Golfers who land shots into the rough may be igniting more than foul tempers, a string of expletives, and poor scores. According to scientists from UC Irvine, titanium golf clubs that come in contact with rocks can produce sparks reaching temperatures of up to 3,000 degrees Fahrenheit and last long enough to set dry brush on fire. With California experiencing its worst drought in recorded history, the parched plants need very little provocation to burst into flame.

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Fire investigators from Orange County, California asked researchers from UC Irvine to see if titanium-alloy golf clubs could have been behind two blazes in Mission Viejo and Irvine several years ago. The fires started at the Shady Canyon Golf Course and Arroyo Trabujo Golf Club, and spread dangerously close to nearby homes. Lead author James Earthman believes that the alloy heads, preferred for swinging in unmanicured natural areas due to their light weight, could ignite fires when coming into contact with rocks.

Related: Scientists Predict that California May be Headed for a 100-Year Megadrought

To recreate the situation in the lab, Earthman and his colleagues used high-speed video cameras and scanning electron microscopes. Slowing down the swings, the researchers found that conventional stainless steel heads had no effect, while the titanium alloy clubs created enough heat to send sparks flying.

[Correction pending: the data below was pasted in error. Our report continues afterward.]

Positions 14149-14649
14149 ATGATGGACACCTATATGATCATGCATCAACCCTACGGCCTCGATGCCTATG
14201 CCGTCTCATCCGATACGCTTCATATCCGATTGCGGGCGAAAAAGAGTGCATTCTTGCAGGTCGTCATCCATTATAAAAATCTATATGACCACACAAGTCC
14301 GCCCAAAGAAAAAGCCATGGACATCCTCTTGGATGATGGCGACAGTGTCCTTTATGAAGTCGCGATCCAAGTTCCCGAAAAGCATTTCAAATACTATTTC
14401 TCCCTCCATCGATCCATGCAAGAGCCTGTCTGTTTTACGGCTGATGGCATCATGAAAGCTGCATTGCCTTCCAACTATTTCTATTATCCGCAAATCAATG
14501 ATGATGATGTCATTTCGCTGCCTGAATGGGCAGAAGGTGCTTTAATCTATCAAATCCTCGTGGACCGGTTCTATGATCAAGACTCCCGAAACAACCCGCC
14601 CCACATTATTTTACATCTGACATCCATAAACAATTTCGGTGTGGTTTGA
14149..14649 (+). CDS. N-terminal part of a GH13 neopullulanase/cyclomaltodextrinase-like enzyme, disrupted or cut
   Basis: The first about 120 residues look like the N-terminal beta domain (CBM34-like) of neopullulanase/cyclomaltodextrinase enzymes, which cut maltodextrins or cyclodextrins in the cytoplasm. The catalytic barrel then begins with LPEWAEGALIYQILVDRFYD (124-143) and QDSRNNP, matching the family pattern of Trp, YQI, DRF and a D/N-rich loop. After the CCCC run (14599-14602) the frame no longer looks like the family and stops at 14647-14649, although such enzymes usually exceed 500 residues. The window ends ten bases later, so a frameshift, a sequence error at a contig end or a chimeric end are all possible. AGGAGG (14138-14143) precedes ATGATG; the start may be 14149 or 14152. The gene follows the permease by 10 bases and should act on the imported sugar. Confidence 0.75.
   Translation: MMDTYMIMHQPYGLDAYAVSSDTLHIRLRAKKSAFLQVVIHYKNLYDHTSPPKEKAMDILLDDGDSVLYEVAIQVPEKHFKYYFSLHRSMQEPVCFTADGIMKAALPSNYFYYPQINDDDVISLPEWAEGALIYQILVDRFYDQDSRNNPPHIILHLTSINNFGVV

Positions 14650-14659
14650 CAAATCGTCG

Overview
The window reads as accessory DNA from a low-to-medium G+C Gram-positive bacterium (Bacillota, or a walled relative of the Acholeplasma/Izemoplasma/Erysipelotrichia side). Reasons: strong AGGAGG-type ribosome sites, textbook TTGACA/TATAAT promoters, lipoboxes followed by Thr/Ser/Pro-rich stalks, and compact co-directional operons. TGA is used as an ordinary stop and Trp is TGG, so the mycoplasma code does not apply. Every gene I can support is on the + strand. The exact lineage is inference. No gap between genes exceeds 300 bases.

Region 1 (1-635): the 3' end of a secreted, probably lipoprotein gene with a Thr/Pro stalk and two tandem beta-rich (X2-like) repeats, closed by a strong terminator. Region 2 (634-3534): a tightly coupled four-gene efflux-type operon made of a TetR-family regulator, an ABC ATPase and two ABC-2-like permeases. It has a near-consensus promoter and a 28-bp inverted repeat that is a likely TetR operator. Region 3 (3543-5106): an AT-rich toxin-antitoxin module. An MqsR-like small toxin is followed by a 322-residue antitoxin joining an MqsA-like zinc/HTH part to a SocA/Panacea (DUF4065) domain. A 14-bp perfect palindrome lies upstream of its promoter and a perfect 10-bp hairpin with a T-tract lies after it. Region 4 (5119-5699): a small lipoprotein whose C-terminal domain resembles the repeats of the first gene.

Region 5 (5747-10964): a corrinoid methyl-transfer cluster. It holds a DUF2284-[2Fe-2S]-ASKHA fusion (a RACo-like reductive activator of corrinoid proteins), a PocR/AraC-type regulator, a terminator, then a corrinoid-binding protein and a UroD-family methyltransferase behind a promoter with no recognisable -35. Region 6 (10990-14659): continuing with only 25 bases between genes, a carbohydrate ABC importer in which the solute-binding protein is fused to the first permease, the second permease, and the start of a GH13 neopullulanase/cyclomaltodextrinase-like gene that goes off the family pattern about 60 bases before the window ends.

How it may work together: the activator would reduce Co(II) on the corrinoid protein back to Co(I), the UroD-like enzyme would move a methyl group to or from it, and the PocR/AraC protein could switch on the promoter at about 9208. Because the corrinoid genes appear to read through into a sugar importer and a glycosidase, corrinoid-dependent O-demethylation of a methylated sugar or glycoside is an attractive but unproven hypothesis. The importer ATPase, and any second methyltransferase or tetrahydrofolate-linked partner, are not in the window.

“Rocks are often embedded in the ground in these rough areas of dry foliage,” Earthman said. “When the club strikes a ball, nearby rocks can tear particles of titanium from the sole of the head. Bits of the particle surfaces will react violently with oxygen or nitrogen in the air, and a tremendous amount of heat is produced. The foliage ignites in flames.”

Related: 6 Tips to Protect a House in a Wildfire

Many plant communities sitting alongside golf courses in the West and Southwest are already adapted for fire, and even without the historic drought would be prone to frequent burning cycles. With California struggling to find water for residents, agriculture, and industry, UC Irvine’s investigation gives environmentalists one more reason to look askance at the moisture-hungry, chemically-laiden lawns of many courses across the state.

+ UC Irvine

Via Gizmodo

Images via Flickr user Wocjiech Kulicki and Wikimedia user Andrea Booher